French dictionary adds non-binary pronouns, sparks anger
French dictionary Le Robert decided to add the entry “iel” – a combination of “il” and “elle”, which means “he” and “she” in French – to the online version of the word. dictionary in October.
It is “third person singular and plural subject pronoun, used to refer to a person regardless of gender,” the dictionary entry says.
Along with the plural and feminine form, collectively known as “iel, ielle, iels, ielles”, this new addition to French caused strong opposition from some French politicians.
“Its authors are therefore warriors of a cause that has nothing to do with France: #wokisme,” Jolivet said.
His anger resonated among other French lawmakers, including Education Minister Jean-Michel Blanquer.
“So even though our students are solidifying their background knowledge, they can’t take this as a reference.”
CNN has reached out to the French Academy, the governing body for the French language, for comment.
French government spokesman Gabriel Attal reiterated the government’s position “not to use the spelling included in all official and administrative documents,” at his weekly press conference on Wednesday.
Le Robert responded with a statement on Wednesday saying it was simply trying to reflect recent changes in the French language it has noticed.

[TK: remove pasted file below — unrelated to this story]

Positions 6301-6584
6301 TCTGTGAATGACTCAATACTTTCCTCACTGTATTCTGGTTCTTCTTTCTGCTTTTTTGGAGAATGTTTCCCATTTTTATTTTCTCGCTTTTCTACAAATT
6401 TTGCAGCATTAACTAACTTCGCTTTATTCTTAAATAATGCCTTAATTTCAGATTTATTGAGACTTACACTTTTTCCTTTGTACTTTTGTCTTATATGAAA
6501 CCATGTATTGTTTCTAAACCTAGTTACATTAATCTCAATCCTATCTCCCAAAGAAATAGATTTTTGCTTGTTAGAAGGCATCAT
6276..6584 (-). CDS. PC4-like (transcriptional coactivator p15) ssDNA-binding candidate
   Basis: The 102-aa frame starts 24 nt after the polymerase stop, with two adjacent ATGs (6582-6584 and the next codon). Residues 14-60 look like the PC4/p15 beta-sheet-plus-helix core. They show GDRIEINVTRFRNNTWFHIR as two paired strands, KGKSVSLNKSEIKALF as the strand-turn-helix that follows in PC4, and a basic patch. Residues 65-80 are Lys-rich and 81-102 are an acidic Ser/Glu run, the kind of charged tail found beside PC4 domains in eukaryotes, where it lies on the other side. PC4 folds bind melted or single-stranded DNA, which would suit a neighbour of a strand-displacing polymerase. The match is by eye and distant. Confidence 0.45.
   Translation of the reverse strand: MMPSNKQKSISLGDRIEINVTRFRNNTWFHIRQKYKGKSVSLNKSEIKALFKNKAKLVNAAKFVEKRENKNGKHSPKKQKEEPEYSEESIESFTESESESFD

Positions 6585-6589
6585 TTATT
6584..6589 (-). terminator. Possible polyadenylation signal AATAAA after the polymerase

It acknowledges that general use of “iel” is still low, and that dictionary entries mark that word as “rare”. But the editors thought it would be helpful to include the entry and make its meaning clear to people so they could decide if they wanted to use it or reject it.
“Le Robert’s mission is to observe the development of a French language in movement, diversity and report on it,” the statement said.
It also said in the statement that most of the reactions it received were positive.
The outrage comes as France grows increasingly uncomfortable with cultural influences from other countries.
This was put to the test when the French’s love of secularism – known as “laïcité” in French – was questioned by many in the United States.
French President Emmanuel Macron said in October 2020 these observations were made with “social science theories purely imported from the United States,” incompatible with French history.